Farmers are hanging onto their rapeseed in a market that’s coming up with prices they don’t like, against a background of uncertain currency movements as the pound falls against the euro amid pre-referendum uncertainty.
“The oilseeds market is being pushed around by currency,” John Thorpe, senior trader oilseeds at Openfield Agriculture, told Agritrade News. “The MATIF goes one way, and then is counteracted by currency, and vice versa - all that happens is that the market crabs sideways.”
“What we can say, is that there is four months yet before we will see any new crop,” he continued. “If we get back to a value of £260/tonne, that will prompt some farmer selling, but there really isn’t any at the moment.”
Buyers were holding back. “Crush margins are pretty poor by all accounts, so you can’t blame the crushers for not wanting to lock in negative or poor margins forwards,” Mr Thorpe explained. “They are buying hand to mouth. It adds up to an extremely quiet market. Britain is not the only country affected - it’s quiet across Europe,” he said.
There was some Australian seed going into continental Europe, but there were not the opportunities for the UK to export. “There is still stuff to do, but there is another four months to go,” he said.
Considering the wider situation, Mr Thorpe observed: “In the backdrop you have got a hangover of large global supplies of soybeans,” pointing out that pundits Oil World have talked about a three million tonne increase in stocks. “Argentina is crushing quite heavily at the moment so they will be producing competing oils and meals. Also at the moment it looks like the potential new crop production is going to be down.”
He also noted current new crop prices. “You are looking at ex-farm harvest values of between £245 -£250/tonne,” he said. “Will farmers sell at that level? Maybe not.”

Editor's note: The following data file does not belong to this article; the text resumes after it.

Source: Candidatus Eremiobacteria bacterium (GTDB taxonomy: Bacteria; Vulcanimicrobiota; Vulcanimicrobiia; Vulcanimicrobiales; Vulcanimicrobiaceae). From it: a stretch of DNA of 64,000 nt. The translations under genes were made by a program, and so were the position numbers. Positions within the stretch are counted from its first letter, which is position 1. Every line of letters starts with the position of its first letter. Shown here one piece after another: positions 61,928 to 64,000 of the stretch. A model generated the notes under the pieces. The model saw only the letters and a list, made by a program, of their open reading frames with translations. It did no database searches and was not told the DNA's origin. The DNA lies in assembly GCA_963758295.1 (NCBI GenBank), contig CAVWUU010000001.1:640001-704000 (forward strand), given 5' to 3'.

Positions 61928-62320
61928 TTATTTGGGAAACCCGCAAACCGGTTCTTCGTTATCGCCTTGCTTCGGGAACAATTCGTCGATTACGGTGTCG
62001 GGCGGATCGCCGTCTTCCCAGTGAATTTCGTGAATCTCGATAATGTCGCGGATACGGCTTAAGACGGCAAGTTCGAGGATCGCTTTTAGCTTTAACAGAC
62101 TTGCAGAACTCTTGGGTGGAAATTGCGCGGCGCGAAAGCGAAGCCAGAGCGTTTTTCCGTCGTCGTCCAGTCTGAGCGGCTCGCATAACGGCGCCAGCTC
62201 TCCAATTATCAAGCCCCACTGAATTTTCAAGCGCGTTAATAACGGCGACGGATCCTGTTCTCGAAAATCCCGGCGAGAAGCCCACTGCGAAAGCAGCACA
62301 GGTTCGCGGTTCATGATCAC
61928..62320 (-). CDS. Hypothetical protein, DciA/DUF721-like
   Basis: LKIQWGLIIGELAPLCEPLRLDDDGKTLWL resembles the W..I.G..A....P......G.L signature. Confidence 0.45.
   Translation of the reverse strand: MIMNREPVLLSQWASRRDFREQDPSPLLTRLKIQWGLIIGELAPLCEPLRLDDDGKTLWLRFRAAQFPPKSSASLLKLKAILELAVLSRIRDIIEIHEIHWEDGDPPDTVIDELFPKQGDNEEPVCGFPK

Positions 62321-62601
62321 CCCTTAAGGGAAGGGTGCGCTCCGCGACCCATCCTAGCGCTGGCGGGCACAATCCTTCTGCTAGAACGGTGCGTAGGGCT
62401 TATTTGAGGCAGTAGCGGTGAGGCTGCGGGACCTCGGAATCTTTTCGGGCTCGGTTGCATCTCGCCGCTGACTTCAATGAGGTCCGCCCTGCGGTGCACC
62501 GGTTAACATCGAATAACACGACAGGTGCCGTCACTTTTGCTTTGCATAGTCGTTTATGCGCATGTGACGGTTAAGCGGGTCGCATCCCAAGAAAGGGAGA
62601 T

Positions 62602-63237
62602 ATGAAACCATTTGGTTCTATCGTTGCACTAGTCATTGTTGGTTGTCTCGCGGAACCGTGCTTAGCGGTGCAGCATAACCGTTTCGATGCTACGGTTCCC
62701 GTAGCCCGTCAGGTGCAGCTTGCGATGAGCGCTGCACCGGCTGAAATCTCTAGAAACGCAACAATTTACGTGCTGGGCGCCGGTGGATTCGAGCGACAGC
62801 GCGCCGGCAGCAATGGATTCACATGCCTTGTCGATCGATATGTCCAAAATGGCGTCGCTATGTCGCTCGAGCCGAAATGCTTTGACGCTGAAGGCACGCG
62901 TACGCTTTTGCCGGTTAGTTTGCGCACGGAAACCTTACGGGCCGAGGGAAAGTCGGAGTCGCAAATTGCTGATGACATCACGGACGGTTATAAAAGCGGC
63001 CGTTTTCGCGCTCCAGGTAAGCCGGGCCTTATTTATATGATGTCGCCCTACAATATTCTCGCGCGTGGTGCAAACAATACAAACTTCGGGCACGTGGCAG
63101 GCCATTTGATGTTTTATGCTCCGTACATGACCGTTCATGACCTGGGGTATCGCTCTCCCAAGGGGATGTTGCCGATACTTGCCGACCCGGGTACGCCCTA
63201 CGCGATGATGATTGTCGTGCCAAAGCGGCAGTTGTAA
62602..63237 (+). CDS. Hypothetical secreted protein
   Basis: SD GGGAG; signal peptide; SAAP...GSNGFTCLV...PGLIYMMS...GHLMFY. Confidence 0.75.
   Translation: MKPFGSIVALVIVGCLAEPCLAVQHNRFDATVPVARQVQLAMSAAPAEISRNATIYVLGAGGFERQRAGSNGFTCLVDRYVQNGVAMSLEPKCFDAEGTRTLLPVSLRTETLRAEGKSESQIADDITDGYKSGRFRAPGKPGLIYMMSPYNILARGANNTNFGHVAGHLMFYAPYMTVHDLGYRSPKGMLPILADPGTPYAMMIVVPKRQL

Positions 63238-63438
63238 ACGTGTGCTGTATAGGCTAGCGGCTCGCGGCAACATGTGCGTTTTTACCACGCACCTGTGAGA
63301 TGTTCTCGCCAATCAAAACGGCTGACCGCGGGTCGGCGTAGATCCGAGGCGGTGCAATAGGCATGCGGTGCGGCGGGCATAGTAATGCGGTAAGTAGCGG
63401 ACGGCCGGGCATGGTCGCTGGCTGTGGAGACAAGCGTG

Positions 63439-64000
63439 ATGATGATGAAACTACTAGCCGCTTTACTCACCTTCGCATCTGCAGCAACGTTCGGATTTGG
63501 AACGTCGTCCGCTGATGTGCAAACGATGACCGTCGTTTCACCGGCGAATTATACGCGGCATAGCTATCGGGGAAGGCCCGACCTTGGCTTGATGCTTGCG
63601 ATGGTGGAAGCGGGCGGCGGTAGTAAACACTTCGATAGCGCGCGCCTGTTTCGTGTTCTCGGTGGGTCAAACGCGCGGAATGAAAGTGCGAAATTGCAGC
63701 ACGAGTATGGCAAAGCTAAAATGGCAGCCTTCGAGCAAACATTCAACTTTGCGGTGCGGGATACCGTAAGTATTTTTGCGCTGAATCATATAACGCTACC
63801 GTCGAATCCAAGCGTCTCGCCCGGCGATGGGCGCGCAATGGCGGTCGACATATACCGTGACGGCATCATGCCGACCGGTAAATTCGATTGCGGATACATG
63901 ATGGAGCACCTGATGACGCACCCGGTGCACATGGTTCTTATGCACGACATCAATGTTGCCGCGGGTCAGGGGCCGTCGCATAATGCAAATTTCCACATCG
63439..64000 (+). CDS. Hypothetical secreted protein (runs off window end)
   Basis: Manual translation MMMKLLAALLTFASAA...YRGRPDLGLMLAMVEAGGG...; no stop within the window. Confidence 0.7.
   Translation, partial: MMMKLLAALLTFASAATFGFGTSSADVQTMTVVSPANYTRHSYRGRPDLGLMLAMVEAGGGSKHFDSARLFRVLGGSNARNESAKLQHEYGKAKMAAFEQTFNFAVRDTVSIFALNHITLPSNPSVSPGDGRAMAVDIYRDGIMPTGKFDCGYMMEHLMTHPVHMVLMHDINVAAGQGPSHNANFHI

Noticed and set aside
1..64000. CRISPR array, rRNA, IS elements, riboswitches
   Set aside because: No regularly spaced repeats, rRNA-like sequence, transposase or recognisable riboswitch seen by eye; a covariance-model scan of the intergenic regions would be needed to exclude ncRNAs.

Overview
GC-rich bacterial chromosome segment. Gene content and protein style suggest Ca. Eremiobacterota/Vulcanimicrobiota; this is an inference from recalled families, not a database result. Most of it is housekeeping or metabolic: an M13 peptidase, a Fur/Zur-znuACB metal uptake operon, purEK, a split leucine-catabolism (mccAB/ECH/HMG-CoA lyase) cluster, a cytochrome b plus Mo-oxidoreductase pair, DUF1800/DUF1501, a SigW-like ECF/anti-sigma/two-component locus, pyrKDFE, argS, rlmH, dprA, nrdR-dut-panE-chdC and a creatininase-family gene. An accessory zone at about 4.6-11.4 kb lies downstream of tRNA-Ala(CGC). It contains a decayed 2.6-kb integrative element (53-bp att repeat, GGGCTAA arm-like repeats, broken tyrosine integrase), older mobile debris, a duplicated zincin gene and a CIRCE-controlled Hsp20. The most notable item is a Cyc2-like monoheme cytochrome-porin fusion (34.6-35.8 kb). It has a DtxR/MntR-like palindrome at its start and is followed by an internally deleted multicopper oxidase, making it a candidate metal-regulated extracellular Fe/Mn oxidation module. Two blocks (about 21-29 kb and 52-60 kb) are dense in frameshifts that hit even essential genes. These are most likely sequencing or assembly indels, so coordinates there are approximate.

In its Grain Market Report, out last week, the International Grains Council predicted a world soyabean crop in 2015/2016 broadly matching the previous year’s record 321 million tonnes. The reduced area is expected to lead to a 5% drop in world rapeseed production to 67.7 million tonnes, with the EU crop down by 11%.
The IGC also took a look at the 2016/2017 prospects for northern hemisphere rapeseed. “2016/17 winter rapeseed output in the EU is projected at 21.4 million tonnes,” it said. “The year-on-year fall of 2% almost entirely reflects a reduced planted area, with intentions limited by low prices at the time of fieldwork, as well as fears about the potential impact of a ban on the use of neonicotinoid insecticides.
“Crops in Germany and France, the leading producers, have benefited from mostly benign weather, with no major incidences of frost damage reported,” the IGC commented. “Elsewhere, a cold spell in Poland is expected to have resulted in some losses in early January, while fields in the UK have been hampered by wet conditions, potentially increasing disease risk.”